When I was a kid, it was Bose. Our parents (middle and upper middle class) fell hook, line and sinker for Bose marketing. Audiophiles (read: those who weren't tone deaf and listened to music other than pop with boosted bass and treble) could easily hear the difference between a $3k Bose Wave (believe they were "Acoustasmass" systems or some other stupid name) and a $3K B&W setup with just about any cheapo amp (Pioneer, Sony [god forbid] etc.) running them. Add in a decent amp and the Bose system just sounded plain silly in comparison. Over the last couple decades, there have been article after article measuring frequency responses from Bose systems and other thorough tests proving that they are 99% about marketing and 1% design/material quality (paper cones, anyone? yeesh).
And here we are in 2012. Now we have a bazillion headphone/speaker options. The new trend seems to be, find a rapper who wants to make a bunch of money [ahem: Dr. Dre] and slap his name/logo on it and watch them fly off the shelves. Looks to me like kids are falling for the same thing all over again, just in a new generation of marketing.
The problem now, however, is two fold:
1- Music. The kind of music kids listen to now is bass-heavy, lacking any sort of actual full band instrumentation.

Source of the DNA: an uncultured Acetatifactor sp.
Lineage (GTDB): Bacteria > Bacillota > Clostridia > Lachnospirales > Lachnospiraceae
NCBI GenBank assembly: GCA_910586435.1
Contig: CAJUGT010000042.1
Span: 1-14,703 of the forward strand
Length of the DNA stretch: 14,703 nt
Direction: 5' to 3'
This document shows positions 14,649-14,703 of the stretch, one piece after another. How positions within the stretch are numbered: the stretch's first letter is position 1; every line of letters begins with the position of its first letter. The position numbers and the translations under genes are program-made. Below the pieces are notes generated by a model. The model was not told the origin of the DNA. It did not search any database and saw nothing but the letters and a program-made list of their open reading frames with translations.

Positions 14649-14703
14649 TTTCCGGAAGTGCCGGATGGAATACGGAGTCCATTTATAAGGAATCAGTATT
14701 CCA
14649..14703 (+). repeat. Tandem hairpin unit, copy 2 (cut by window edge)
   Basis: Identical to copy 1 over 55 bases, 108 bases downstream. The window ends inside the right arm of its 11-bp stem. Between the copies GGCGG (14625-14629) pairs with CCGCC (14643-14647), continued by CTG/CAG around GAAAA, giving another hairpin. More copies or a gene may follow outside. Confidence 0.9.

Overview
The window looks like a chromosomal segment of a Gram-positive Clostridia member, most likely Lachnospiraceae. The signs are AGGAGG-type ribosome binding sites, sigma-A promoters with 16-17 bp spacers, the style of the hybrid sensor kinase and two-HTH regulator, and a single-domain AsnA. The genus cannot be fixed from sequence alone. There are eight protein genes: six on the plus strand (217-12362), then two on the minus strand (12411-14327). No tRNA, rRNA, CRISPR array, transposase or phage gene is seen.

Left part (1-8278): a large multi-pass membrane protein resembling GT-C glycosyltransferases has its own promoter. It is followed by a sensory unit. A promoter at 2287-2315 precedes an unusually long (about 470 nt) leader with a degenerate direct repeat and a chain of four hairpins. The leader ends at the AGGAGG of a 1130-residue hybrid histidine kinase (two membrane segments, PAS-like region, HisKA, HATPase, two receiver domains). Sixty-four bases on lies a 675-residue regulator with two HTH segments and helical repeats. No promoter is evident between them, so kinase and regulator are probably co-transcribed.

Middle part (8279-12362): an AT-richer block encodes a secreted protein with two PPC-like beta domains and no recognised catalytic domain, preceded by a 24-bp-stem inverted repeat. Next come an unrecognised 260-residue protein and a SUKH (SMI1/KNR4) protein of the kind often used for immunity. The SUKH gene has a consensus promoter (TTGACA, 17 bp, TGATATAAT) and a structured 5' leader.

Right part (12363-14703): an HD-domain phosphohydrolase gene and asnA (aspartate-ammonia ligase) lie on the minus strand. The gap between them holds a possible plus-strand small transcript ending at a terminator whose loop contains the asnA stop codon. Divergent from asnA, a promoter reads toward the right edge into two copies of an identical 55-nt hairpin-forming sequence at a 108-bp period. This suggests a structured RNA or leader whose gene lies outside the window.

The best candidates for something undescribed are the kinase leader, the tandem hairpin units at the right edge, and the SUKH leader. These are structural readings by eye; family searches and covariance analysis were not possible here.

2- Kids, for some reason, equate bass response to "quality". If they hear a set of $30 "Beats" headphones that boost the hell out of low frequency, they think; "These are badass yo!" Then, you stick a $500 Sennheiser on their head and they're like '"WTF, these sound like ****, where's all the bass?"
Sure, this is partially a rant, but it's also a sincere question. Are there ANY kids left these days who are interested in music that isn't "song of the moment, we'll be gone in five years" hop-hop/pop/vegas-club-mix crap? You know, songs where you can actually hear a guitar pick hitting a string in the mid-range? Songs where [god forbid] you can actually hear a french horn break-out from the trombones and trumpets for a magnificent solo?
This really is a lost cause, isn't it?
I shoot photography for a cheap to mid-range headphone company. ALL their products under $150 have bass frequencies boosted because that's what the target market wants, I've literally listened to the two owners bitching about having to do that, but it's what sells.